Lecture 1: Introduction to Film, Modernity and Urban Space
Film: Man With a Movie Camera (Dziga Vertoz, 1929)

Lecture 2: Spatial Ruptures and Italian Neo-Realism
Film: Bicycle Thieves (Vittorio de Sica, 1948)

Lecture 3: Hindi Art Cinema: Borders and People
Film: Earth (Deepa Mehta, 1992)

Lecture 4: Queering the City
Film: My Beautiful Laundrette (Stephen Frears, 1985)

WEEK 5: NO LECTURE FOR DISSERTATION HAND-IN

Lecture 6: Hollywood, Film Noir and Cities of Night
Film: Chinatown (Roman Polanski, 1974)

Lecture 7: Of Geography: Women and Empire
Film: Letters from Baghdad (Zeva Oelbaum, Sabine Krayenbuhl, 2016)

Lecture 8: Japanese Anime: Fantasy and Globalisation
Film: Spirited Away (Hayao, Miyazaki, 2001)

Lecture 9: Melancholic Realism and Disposable Life
Film: 24 Hour City (Jia Zhangke, 2006)

Lecture 10: Displaced World
Film: Human Flow (Ai Weiwei, 2017)

Lecture 11: Cities Under Siege
Film: Return to Homs (Talal Derki, 2013)

Lecture 12: Class Stories and Storytellers
Film: The Arbour (Clio Barnard, 2010)

Lecture 13: TBC

Each lecture and film screening will be followed by seminar discussion. There will be 2 to 3 required readings for each week and students will be expected to read these closely and come to class prepared to discuss these readings in relation to films.

Learning Outcomes

Intended Knowledge Outcomes

The module will provide students:

a)       A critical understanding of the intersection between film and human geography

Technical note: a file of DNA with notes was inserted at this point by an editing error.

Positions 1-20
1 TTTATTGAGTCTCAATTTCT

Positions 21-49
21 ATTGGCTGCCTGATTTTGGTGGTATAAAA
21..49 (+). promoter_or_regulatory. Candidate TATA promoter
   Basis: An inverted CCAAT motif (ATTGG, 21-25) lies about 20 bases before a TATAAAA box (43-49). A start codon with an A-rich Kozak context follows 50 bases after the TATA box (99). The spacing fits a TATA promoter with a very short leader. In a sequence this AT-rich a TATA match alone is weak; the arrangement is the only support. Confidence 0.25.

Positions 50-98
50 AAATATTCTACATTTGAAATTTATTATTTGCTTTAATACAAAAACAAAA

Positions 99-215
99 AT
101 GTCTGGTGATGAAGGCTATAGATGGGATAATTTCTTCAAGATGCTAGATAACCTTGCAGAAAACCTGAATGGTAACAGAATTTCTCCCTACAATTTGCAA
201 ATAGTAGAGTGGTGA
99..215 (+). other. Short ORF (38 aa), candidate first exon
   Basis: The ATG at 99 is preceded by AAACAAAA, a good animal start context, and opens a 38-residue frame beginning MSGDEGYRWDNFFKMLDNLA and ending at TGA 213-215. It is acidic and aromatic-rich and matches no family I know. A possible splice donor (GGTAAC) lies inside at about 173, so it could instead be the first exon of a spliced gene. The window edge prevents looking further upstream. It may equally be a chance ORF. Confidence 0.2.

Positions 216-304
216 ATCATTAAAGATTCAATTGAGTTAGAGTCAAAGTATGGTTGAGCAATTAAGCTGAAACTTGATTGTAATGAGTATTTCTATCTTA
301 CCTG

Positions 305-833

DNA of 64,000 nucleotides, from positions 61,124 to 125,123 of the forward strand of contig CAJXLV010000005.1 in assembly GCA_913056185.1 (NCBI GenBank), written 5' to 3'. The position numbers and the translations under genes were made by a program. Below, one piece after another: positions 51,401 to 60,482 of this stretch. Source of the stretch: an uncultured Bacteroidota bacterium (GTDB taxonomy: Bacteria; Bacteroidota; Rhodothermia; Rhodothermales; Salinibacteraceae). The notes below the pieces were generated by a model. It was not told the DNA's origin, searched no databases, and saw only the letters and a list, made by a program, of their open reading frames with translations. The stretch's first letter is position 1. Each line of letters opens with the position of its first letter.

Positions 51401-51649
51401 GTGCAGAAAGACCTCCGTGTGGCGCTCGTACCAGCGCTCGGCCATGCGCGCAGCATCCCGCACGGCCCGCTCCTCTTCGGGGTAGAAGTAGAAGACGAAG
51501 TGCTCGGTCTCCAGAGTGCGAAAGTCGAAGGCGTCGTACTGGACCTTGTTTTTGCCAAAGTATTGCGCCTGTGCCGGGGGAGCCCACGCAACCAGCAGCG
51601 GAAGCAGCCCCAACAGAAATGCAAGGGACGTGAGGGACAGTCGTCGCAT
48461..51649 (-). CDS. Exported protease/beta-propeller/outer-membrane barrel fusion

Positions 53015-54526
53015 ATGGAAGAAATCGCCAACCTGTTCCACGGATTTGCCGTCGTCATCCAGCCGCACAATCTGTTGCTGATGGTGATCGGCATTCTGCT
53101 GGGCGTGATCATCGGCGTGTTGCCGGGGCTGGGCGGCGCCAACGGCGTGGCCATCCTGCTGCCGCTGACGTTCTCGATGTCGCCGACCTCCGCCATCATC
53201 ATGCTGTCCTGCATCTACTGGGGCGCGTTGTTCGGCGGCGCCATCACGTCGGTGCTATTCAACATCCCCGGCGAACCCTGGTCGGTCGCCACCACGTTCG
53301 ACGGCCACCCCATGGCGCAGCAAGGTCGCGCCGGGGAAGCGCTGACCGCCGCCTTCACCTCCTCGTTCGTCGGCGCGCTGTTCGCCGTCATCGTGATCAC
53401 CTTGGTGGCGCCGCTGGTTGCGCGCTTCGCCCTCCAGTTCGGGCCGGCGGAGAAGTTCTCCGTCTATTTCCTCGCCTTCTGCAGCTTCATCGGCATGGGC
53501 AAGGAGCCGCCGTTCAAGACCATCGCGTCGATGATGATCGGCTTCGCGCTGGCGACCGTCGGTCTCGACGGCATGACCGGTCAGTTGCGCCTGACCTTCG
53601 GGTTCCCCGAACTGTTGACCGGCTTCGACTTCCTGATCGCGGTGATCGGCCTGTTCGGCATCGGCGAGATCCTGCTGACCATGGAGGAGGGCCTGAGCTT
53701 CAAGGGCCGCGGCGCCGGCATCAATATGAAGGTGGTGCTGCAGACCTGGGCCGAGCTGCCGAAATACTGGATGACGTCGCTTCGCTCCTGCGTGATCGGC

b)       A greater familiarity with literatures on film, representation, spectatorship, and other key concepts and debates cutting across human geography
c)       The ability to apply key concepts in their own writing.
d)       Greater understanding of their own engagement and spectatorship.

Intended Skill Outcomes

By the end of the module students will have:

a)       An ability to work independently
b)       An ability to work collaborative with their colleagues
c)       An ability to put concepts into action

Teaching Methods

Teaching Activities
Category Activity Number Length Student Hours Comment
Guided Independent StudyAssessment preparation and completion174:0074:00N/A
Scheduled Learning And Teaching ActivitiesLecture121:3018:00Film Screenings
Scheduled Learning And Teaching ActivitiesLecture121:0012:00N/A
Guided Independent StudyDirected research and reading184:0084:00N/A
Scheduled Learning And Teaching ActivitiesSmall group teaching121:0012:00N/A
Total200:00
Teaching Rationale And Relationship